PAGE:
The Republicans claim they have a deal on their tax bill. And they're rushing to get it done -- before Doug Jones takes his seat. Why? Paul Krugman thinks that the main reason for their behaviour is that they've been living in a bubble:
Today’s Republicans are apparatchiks, who have spent their whole lives inside an intellectual bubble in which cutting taxes on corporations and the rich is always objective #1. Their party used to know that it won elections despite its economic program, not because of it – that the whole game was to win by playing on social issues, national security, and above all on racial antagonism, then use the win to push fundamentally unpopular economic policies. But over the years the party has seemed increasingly out of touch with that reality, imagining that if only it preaches the gospel of supply-side economics loudly enough voters will be won over.
More than anything else, however, they want to put points on the board. Barack Obama tried the same strategy:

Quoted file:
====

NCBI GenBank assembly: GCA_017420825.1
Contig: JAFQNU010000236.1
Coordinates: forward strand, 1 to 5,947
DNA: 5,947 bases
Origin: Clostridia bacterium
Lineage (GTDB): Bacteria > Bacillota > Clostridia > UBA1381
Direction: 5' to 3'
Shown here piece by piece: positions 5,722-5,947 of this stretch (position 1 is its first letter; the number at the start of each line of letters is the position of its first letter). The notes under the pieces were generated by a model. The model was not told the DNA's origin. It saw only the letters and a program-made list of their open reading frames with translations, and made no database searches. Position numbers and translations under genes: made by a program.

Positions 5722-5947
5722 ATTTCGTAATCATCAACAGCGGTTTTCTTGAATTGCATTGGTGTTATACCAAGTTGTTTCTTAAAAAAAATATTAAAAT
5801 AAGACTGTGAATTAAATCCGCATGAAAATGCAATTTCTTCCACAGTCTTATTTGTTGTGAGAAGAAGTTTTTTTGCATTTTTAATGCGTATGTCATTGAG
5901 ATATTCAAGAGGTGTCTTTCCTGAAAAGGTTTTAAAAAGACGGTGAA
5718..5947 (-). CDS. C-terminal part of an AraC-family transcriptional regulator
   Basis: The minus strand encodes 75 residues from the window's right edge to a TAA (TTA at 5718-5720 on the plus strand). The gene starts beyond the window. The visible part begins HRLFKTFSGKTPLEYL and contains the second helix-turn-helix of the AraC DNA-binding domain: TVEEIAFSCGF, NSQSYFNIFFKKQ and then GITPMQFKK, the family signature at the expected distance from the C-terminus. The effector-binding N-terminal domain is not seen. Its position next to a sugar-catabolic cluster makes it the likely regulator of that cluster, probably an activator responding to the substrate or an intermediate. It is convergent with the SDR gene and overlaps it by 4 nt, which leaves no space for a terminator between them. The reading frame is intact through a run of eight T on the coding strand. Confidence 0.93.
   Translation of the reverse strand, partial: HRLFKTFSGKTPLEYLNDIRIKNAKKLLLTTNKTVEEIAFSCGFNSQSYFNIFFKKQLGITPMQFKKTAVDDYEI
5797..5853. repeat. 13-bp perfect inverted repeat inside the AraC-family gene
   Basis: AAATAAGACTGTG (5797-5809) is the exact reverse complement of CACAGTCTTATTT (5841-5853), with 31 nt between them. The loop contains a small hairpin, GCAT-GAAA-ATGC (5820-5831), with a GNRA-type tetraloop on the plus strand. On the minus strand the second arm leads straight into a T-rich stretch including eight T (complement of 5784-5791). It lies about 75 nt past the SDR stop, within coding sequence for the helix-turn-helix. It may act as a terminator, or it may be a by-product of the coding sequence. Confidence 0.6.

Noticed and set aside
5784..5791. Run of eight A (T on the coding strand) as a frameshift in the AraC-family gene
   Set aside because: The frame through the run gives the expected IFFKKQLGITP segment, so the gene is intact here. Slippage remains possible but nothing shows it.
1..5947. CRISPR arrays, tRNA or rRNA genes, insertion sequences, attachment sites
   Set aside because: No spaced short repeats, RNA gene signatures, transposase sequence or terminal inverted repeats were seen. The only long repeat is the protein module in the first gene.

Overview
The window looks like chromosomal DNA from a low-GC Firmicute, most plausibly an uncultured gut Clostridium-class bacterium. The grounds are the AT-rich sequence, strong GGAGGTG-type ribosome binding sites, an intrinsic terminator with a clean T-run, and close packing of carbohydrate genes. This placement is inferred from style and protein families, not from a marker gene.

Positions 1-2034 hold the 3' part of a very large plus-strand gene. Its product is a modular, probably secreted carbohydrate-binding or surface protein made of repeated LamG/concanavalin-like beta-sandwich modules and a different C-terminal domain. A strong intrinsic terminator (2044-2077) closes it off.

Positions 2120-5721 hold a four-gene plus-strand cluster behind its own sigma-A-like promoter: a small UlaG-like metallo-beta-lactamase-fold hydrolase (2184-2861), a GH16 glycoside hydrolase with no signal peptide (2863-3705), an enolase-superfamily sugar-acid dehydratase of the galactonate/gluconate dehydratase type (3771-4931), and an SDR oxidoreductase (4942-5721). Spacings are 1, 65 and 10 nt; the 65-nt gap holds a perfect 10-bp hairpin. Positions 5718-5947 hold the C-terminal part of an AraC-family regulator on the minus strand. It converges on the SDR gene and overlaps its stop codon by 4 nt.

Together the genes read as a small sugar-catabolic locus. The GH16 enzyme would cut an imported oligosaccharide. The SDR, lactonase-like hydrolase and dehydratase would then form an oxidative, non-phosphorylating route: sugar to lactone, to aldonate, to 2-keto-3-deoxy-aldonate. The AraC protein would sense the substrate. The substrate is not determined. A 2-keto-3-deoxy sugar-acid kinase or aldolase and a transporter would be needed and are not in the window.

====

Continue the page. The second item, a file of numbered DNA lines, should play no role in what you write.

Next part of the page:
I’m taking the phrase from Rahm Emanuel, who believed that Obama could gain electoral capital simply by racking up legislative victories. The idea is that voters are impressed by your record of wins, or conversely that they’ll turn away if you don’t win enough.
The truth is that this strategy didn’t work at all for Obama, who won a lot of stuff in his first two years then got shellacked in the midterms. And think about the things that have been going wrong for Republicans in special elections: desertions by highly educated suburban voters, massive African-American turnout, weak turnout by rural whites. Which of these is likely to be improved by a massive, unpopular corporate tax cut? Still, the idea that you have to win something seems to have a grip on the GOP, and of course especially on our childlike president.
The stuff this bill does will hit the fan in time for the mid term elections. And the coalition which organized in opposition to Roy Moore will enter the polling booths of the nation.
The reckoning is underway.
Image: Scream Magazine